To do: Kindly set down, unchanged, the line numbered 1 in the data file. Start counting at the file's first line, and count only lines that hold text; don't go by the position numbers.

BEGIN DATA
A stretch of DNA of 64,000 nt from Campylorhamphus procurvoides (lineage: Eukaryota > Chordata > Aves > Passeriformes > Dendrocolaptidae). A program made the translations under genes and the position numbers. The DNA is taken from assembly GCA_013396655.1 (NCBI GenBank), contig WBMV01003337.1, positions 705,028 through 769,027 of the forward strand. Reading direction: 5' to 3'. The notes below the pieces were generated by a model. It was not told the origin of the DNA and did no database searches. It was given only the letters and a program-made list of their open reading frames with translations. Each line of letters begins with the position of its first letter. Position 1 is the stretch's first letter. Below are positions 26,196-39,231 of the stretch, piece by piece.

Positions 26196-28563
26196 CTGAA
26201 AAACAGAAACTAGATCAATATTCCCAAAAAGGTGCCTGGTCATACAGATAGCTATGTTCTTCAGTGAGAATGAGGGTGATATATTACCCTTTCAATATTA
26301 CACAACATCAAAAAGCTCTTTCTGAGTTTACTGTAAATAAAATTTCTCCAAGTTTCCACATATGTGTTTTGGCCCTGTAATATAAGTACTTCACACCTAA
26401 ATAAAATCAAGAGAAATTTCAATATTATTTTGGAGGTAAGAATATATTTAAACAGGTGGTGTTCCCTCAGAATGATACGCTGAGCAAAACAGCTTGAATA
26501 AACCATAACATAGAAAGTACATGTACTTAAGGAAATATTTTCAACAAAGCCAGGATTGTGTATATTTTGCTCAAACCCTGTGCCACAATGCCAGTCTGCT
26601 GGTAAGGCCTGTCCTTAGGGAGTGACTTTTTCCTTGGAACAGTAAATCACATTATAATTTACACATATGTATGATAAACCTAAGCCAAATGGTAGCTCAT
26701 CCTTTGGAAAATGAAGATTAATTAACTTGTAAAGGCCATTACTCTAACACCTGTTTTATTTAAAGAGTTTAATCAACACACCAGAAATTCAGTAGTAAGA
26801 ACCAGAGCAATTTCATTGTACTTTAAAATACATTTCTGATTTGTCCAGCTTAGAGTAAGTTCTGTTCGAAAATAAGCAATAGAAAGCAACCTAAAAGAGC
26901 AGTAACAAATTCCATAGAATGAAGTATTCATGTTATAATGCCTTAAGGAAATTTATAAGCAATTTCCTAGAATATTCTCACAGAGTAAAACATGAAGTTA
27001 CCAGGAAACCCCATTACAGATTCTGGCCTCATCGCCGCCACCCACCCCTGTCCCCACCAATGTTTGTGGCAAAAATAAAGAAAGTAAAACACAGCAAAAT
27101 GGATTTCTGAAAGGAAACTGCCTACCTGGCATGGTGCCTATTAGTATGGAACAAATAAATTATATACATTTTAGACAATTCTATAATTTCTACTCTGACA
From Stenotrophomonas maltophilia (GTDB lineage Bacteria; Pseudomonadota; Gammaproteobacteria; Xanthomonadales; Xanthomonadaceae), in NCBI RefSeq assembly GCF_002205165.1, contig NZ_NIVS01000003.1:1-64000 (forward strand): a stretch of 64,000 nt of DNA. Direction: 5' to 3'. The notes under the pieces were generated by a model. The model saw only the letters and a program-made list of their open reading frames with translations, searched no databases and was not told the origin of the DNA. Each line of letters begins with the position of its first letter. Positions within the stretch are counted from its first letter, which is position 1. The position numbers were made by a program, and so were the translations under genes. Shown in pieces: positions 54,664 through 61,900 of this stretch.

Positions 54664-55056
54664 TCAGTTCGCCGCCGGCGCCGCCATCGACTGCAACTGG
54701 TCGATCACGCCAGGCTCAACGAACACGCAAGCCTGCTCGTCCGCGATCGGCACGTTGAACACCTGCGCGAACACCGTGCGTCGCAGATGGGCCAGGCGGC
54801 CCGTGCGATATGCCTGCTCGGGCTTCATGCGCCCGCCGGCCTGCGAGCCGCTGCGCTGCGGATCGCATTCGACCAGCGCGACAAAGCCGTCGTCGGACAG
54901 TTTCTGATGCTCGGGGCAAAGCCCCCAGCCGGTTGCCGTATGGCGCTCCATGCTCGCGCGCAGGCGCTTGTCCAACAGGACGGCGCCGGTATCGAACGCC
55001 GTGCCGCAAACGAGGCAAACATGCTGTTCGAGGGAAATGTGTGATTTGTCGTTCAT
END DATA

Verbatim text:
A stretch of DNA of 64,000 nt from Campylorhamphus procurvoides (lineage: Eukaryota > Chordata > Aves > Passeriformes > Dendrocolaptidae). A program made the translations under genes and the position numbers. The DNA is taken from assembly GCA_013396655.1 (NCBI GenBank), contig WBMV01003337.1, positions 705,028 through 769,027 of the forward strand. Reading direction: 5' to 3'. The notes below the pieces were generated by a model. It was not told the origin of the DNA and did no database searches. It was given only the letters and a program-made list of their open reading frames with translations. Each line of letters begins with the position of its first letter. Position 1 is the stretch's first letter. Below are positions 26,196-39,231 of the stretch, piece by piece.